Briscoe joins Indy road course test

Briscoe joins Indy road course test


Briscoe joins Indy road course test


Ryan Briscoe will join Graham Rahal in testing Wednesday, Sept. 4 on multiple configurations of the infield road course of the Indianapolis Motor Speedway. The test is being organized by IMS and IndyCar officials to gather information about the current course layouts as the Indianapolis Motor Speedway considers changes and upgrades.

Speedway officials plan to invest nearly $100 million in the facility as part of a long-term master plan that could include modifications to the road course to allow it to accommodate IndyCar testing or racing in the future. 

Drivers will utilize Turn 1 of the oval and the existing Turn 1 of the road course. Spectators can watch the on-track activity from the South Terrace grandstand and Turn 2 viewing mounds.

Briscoe will drive the Chevrolet-powered No. 4 National Guard Panther Racing car. It will be his first experience on the road course.

“I thought Sonoma would be the last time I would be driving an IndyCar for some time, so to get the invite to be part of this test is really cool,” said Briscoe. “It’s always special to drive at the Indianapolis Motor Speedway whether it’s on the oval or any other course. I’m really looking forward to it.”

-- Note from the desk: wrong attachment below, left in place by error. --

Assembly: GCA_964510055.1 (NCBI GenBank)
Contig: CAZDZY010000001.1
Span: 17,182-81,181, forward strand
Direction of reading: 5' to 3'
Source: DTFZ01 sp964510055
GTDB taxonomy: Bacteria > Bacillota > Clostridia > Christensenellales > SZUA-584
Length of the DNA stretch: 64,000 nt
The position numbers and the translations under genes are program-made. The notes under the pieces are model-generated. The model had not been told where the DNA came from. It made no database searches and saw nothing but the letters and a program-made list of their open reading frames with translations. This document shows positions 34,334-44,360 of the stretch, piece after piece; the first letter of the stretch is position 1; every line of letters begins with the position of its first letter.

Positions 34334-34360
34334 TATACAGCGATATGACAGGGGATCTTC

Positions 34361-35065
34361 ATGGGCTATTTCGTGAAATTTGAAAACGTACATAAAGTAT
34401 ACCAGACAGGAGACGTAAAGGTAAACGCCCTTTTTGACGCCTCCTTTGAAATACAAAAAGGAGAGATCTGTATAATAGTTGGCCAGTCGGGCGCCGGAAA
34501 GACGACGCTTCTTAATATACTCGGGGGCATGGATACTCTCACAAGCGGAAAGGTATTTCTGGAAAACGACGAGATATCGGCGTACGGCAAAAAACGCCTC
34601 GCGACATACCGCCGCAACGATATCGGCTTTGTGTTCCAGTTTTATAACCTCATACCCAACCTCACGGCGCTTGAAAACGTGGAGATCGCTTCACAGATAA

Rahal, who will drive the Honda-powered No. 15 Rahal Letterman Lanigan Racing car, competed on the IMS road course in Formula BMW and Indy Lights.

“As we look to the future of the Indianapolis Motor Speedway, the goal is to make changes to the road course that provide the most flexibility for its potential use and create a layout that is entertaining for our fans and enjoyable for our drivers, whether it is for IndyCar testing or racing, sports cars, MotoGP or other uses,” said Doug Boles, Indianapolis Motor Speedway president.  

The only other time an IndyCar was tested on the IMS road course was in the fall of 2011 when two-time Indianapolis 500 champion Dan Wheldon tested the current IZOD IndyCar Series Dallara chassis that debuted in 2012. Wheldon ran the 13-corner layout in clockwise direction only during the test session, which was used to develop the car, not for track information purposes.

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